Just something I find rather interesting right now. If you look back at the history of global markets since the GFC, we’ve had a spattering of issues around the world that have caused a lot of worry in the markets. Here are some examples of what we faced and moved past.
- Eurozone crisis of 2011
- Commodity crash of 2012-2015 (namely oil in 2014)
- Chinese hard landing in 2015-2016 and potential currency problems
- Potential Brexit crisis
- Broad emerging market recession
So lets take a review of the current issues that global markets are worried about…
- Eurozone crisis (ECB banking problems, Italy debt problems, France protests, populism, etc). This is renewed and potentially even more worrisome than it was in 2011 since the countries at risk are larger.
- Commodities have started to crash again, starting mid 2018 until now, where Oil is once again crashing. Not predicting whether this or won’t will crash further, but I do find this pretty interesting overall.
- Chinese hard landing issues are on everyone’s mind once again with their currency coming under pressure to stay below the USDCNY level of 7. Similar to 2015, their markets are also under intense pressure and they have a ton of structural problems with far more debt than they had in 2017-2018. Oh, and also lots of political pressure via trade war issues.
- Brexit is back on people’s minds as part of Eurozone problems, and a lot of people are realizing we never really resolved this from back in 2016 as talks break down.
- Emerging markets saw a wave of monetary problems in mid 2018 and were the first to go bearish overall.
I have my own views on where things are going, but that’s not the point of this thread really. I just find it very interesting that we’re basically being haunted by the ghosts of our past. It lends credence to those who mentioned that we simply papered over our problems from the past with central bank policies. With that said, it also shows that we can paper over our problems in the past for a time, and there isn’t necessarily a reason to believe we won’t continue to do that in the future.
Domestically, economy hasn’t rolled over yet, but econ data tends to lag and trickle down. With tons of companies revising earnings downward the past quarter and a lot of other fears, the markets are pricing in a drop in top-line growth, which is yet to show up in earnings but will likely start to materialize. This will come amidst a backdrop of higher wage inflation costs, higher rates, and a stronger dollar (negative). We are in a classic late-cycle setup in almost every sense right now.
I think a lot of the permabulls’ problem right now is that they are only looking at the economy from the perspective of just looking at the USA. This sounds fine and dandy, but the economy is far too global to ignore the big issues going on outside our borders. And those issues outside our own borders will come back to affect us as has already started.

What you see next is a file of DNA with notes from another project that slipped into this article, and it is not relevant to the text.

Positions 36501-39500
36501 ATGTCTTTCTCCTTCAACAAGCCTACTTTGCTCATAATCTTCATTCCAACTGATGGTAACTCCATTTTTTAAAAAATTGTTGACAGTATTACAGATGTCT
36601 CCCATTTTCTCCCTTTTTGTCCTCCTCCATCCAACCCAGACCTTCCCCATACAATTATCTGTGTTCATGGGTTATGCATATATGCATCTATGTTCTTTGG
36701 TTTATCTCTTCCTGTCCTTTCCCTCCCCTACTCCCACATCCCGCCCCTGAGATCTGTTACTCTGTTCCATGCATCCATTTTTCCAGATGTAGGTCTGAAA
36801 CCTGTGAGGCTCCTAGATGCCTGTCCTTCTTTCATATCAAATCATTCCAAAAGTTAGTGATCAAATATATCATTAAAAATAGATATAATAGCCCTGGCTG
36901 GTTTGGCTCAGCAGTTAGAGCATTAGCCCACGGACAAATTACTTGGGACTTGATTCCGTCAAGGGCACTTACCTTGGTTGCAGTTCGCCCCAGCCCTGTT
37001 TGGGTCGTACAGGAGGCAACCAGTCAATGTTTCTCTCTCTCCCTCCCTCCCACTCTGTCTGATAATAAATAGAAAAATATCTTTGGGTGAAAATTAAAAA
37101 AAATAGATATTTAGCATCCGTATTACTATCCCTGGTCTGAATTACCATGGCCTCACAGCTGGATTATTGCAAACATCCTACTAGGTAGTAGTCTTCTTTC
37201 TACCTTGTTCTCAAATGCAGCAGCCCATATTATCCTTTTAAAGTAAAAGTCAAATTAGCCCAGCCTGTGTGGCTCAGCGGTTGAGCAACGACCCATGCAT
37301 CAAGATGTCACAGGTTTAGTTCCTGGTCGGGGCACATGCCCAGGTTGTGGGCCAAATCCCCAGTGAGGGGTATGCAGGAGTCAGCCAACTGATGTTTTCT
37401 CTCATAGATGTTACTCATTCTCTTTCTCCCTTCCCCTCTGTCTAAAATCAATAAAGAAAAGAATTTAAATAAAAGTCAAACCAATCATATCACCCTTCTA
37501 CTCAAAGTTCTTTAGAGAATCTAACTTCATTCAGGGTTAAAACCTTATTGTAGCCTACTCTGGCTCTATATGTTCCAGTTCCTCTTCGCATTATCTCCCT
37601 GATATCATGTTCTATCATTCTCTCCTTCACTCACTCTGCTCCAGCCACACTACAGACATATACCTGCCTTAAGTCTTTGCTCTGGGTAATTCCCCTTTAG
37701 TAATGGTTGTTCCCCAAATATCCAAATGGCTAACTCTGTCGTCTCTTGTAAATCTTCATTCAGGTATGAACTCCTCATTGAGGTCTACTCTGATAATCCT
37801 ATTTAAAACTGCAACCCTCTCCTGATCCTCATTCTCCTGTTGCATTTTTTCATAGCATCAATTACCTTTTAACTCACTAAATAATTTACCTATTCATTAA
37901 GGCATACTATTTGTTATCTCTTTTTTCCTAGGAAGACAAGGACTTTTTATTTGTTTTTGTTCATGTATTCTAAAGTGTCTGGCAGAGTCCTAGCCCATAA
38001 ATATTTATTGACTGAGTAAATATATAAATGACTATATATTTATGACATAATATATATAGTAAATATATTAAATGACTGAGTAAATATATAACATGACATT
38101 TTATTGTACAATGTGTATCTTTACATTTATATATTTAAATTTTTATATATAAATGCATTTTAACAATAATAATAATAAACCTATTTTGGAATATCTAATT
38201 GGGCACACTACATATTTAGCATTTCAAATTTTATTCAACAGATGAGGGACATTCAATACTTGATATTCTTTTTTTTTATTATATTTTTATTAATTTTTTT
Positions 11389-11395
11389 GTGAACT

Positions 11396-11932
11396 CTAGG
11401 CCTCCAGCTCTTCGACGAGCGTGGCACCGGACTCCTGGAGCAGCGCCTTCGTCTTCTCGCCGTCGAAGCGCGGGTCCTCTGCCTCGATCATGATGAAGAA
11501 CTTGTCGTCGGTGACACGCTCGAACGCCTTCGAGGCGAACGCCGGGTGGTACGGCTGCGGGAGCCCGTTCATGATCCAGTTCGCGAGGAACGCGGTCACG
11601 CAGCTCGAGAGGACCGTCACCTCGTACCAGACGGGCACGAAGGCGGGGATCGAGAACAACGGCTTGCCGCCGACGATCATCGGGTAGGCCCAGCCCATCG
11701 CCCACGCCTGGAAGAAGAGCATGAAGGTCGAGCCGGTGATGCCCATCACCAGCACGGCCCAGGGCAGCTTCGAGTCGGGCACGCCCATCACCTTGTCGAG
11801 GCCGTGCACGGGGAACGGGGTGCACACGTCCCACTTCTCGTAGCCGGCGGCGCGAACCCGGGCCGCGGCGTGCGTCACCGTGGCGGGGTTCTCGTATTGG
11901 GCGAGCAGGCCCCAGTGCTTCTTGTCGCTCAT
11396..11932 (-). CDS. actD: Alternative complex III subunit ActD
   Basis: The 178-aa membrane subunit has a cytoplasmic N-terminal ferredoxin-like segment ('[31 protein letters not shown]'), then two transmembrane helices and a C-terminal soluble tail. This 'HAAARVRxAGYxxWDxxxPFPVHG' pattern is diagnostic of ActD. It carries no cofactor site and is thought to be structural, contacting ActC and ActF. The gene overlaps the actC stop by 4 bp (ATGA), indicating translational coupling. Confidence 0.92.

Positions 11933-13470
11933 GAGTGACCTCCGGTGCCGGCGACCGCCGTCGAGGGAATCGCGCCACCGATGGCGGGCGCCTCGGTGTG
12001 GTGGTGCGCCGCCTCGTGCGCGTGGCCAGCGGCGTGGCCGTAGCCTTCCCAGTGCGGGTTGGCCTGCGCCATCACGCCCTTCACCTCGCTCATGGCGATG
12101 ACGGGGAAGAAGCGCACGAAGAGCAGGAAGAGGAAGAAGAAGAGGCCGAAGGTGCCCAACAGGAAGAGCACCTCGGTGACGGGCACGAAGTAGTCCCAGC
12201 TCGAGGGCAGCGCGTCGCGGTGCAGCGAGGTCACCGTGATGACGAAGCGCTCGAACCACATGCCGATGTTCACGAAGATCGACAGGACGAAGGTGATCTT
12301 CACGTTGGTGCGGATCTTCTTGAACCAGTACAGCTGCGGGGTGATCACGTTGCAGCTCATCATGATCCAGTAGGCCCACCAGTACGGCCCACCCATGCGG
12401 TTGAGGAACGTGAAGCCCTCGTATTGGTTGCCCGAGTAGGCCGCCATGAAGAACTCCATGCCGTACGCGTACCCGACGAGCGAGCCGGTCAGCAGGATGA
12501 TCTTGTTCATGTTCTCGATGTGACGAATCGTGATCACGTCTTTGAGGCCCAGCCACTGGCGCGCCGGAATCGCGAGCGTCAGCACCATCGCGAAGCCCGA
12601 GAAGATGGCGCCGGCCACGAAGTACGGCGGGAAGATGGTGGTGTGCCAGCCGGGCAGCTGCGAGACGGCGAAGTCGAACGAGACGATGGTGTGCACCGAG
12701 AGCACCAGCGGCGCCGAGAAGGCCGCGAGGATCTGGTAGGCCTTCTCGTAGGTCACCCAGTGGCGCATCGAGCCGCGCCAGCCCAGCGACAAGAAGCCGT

For whatever it’s worth, Europe is on the brink of recessionary economic data right now. Despite how shitty things are in Europe right now (big surprise we see rioting?), there is practically zero news coverage of this. On top of that, China has seen a huge slowdown and is seeing major struggles monetarily and with their massive credit market. And on top of all that, the divide between the USA and the rest of the world is contributing to causing the dollar to rise and dollar liquidity to dry up dramatically (which is a major issue).
My big call throughout 2018 was that we may very well be seeing the formation of the first major recession in the USA that didn’t start from within our borders. Typically, things go south domestically and then spread to the rest of the world. Now, I think it may be more of the opposite as we shift from an environment with nothing but tailwinds into an environment with nothing but headwinds.
With that said, despite my very negative outlook, it’s important to learn from where other permabears or generally bearish people have failed over the past 10 years. Don’t discount central bank intervention… So I’m watching for a massive wave of easing. I think over the long run, easing to the extent that we’ve seen throughout the world is a really big problem, and another wave of easing here would basically be admitting to the fact that global markets are addicted to stimulus and can’t survive with out (which is essentially a ponzi). But I’m not here to fight what should be, just here to make money off what is.
Also, just want to note that this won’t happen overnight. I have a lot more thoughts, but don’t really want to write an essay here, and don’t want to get into debates with others I don’t have time to argue about. Note that I’m not even bringing up trade wars because they’re not the biggest issue, they’re simply another catalyst that’s increasing tension.